Important: Why you should keep your old domain
I recently changed my business name from EG Media Co. to Launch With Erika. Why? Well that’s a whole other story and that’s not what you’re here for. I’ll save that for another post 😉.
Any who although I did change my business name, I’m still keeping my old domain for probably forever and you should too (well depending on how old your business is).
If you’re fairly new, I would say less than 3 months or so it might not be such a big deal if you didn’t create too much content using that domain.
But if you have been running your business for a while you might consider keeping your old domain. Especially if you’ve created a mass amount of content to that domain name.
Getting rid of it could be detrimental to your business and will seriously hurt your SEO and cause your users serious usability issues. The thing is that if you’ve been creating content through that domain name your content links are somewhere in the cyber web’s aka Google. If you all of a sudden change domain names and get rid of your old one Google will consider those links broken. Google doesn’t really sweat it when it comes to broken links but the people who were interested in your content will get nowhere with those broken links.
For example, I have a ton of content pinned on Pinterest using my old domain name. If I were to dispose it then people that were interested in that pin would not be able to reach the content.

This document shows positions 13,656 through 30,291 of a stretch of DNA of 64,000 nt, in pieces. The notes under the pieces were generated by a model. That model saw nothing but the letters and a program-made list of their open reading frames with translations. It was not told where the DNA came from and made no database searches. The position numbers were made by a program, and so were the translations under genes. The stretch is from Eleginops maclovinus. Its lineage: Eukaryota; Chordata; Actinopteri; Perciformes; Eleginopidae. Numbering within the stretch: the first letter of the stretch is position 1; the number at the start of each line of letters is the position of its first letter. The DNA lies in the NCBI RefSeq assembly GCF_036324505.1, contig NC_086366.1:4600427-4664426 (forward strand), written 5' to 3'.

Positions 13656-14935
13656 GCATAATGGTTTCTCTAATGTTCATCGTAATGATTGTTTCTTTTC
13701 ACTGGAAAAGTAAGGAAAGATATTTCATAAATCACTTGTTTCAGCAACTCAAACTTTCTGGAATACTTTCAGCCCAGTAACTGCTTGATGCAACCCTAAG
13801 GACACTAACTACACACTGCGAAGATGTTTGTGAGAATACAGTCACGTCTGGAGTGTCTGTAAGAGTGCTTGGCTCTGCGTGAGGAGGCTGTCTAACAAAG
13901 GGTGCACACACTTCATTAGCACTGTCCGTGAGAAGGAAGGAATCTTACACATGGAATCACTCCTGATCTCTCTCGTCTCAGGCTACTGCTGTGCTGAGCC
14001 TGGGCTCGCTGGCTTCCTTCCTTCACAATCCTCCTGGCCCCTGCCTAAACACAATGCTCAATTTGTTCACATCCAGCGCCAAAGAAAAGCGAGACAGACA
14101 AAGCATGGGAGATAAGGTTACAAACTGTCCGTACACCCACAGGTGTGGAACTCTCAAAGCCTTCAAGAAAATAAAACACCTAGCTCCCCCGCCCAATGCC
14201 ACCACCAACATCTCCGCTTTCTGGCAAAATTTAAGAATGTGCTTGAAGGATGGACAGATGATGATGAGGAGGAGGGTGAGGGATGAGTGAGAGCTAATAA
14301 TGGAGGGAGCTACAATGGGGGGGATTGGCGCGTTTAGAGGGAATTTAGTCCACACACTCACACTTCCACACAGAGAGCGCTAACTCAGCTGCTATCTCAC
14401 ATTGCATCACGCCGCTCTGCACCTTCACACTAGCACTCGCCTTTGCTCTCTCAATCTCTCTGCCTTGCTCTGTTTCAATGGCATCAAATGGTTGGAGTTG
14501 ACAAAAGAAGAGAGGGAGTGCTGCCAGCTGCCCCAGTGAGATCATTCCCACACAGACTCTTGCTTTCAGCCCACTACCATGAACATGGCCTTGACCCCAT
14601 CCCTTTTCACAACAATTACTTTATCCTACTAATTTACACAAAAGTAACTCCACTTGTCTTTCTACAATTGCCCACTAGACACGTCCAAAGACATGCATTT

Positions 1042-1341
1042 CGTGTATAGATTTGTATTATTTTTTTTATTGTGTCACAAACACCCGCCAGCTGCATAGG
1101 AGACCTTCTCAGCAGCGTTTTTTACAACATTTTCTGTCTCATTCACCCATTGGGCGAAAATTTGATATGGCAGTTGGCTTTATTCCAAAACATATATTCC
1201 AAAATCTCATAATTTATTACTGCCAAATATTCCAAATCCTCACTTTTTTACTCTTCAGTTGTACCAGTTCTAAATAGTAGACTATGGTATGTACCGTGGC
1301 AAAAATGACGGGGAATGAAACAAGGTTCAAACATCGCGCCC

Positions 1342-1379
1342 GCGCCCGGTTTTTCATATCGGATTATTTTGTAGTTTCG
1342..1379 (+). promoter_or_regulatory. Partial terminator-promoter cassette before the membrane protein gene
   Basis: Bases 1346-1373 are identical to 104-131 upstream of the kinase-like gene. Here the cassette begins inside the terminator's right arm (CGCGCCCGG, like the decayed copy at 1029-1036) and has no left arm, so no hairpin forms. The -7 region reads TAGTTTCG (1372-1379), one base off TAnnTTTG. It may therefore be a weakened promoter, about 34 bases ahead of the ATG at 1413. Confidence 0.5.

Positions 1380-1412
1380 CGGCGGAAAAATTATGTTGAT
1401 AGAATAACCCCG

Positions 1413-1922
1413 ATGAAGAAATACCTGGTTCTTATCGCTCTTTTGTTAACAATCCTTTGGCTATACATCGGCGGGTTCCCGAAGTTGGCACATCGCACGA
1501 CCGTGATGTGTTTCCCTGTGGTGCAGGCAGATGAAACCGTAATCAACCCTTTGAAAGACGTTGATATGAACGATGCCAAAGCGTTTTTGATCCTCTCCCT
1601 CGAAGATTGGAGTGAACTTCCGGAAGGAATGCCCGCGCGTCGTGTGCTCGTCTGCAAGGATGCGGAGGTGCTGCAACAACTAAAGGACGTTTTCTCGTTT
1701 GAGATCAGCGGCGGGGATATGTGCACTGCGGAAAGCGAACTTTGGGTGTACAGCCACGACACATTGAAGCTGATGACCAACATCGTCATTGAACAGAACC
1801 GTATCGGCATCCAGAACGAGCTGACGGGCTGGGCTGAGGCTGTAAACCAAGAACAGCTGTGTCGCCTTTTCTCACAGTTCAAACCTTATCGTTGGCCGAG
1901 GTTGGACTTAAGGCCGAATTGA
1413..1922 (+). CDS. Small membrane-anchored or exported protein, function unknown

In other words, those links are stuck there.
Things you can do to avoid this:
1. Obviously keep your old domain
2. Reroute your old domain to go to your new domain
Note: If you’re thinking about changing any URL slugs you should look into creating 301 redirects. Read more about it here.
If you’re simply changing your domain name, make sure you make your new domain the primary domain. If you’re a Squarespace user you can simply go to Settings > Domains > click on the new domain > Make Primary Domain.
Another reason why you should keep it and very important at that, is because if you ditch your old domain someone else can buy it and if you’ve worked really hard to create content using that domain then you’re stuck with nothing and it might cost a lot to get it back, if that’s even an option.
You don’t want your old domain to end up in the hands of the wrong people.
If you’ve made a name for yourself and people recognize your website, then it’s most likely going to take them some time to adjust to the change. It doesn’t matter if you’ve already made the announcement that you’re changing domain names. People forget things and most people don’t like change which takes them time to adapt to the new name.
In the end it’s smart to keep your old domain although it might cost you some money.